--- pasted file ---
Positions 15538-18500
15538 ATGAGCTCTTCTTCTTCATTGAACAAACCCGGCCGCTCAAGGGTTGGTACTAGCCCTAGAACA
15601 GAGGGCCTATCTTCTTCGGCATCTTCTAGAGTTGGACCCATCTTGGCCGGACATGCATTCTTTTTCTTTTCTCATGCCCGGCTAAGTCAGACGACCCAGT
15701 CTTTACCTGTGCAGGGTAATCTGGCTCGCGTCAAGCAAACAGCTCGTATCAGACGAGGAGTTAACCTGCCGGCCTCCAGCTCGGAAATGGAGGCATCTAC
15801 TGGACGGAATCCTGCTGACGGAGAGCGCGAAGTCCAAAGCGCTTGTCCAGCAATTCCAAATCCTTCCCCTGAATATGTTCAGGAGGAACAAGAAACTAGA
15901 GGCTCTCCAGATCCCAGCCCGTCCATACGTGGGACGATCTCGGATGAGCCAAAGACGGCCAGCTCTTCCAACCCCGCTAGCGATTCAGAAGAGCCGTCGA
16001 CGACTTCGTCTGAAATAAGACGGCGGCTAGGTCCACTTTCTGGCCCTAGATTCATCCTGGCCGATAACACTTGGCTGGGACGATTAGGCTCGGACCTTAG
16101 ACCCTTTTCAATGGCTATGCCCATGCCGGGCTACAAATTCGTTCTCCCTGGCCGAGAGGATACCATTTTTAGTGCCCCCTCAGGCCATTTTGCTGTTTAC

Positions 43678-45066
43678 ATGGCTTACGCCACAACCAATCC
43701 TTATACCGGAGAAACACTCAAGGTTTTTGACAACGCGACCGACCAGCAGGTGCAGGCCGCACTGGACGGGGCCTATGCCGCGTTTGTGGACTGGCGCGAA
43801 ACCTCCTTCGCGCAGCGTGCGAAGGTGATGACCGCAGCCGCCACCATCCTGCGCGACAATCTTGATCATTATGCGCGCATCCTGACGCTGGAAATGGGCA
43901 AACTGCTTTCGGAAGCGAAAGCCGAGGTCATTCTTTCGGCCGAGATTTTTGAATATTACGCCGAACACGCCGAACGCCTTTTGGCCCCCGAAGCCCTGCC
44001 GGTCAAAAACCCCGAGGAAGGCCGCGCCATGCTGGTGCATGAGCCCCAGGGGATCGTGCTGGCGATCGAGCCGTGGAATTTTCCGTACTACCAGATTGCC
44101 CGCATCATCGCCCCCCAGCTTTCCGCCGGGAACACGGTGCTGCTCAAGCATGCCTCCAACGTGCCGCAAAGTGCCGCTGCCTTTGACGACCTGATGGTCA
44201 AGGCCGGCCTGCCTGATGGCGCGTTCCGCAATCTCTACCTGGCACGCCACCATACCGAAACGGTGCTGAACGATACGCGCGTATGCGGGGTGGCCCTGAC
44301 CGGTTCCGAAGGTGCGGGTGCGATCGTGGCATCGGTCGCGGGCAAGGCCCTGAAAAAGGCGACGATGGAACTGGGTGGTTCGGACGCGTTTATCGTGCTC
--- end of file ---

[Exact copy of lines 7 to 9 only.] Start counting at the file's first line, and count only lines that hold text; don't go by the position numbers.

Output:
16001 CGACTTCGTCTGAAATAAGACGGCGGCTAGGTCCACTTTCTGGCCCTAGATTCATCCTGGCCGATAACACTTGGCTGGGACGATTAGGCTCGGACCTTAG
16101 ACCCTTTTCAATGGCTATGCCCATGCCGGGCTACAAATTCGTTCTCCCTGGCCGAGAGGATACCATTTTTAGTGCCCCCTCAGGCCATTTTGCTGTTTAC

Positions 43678-45066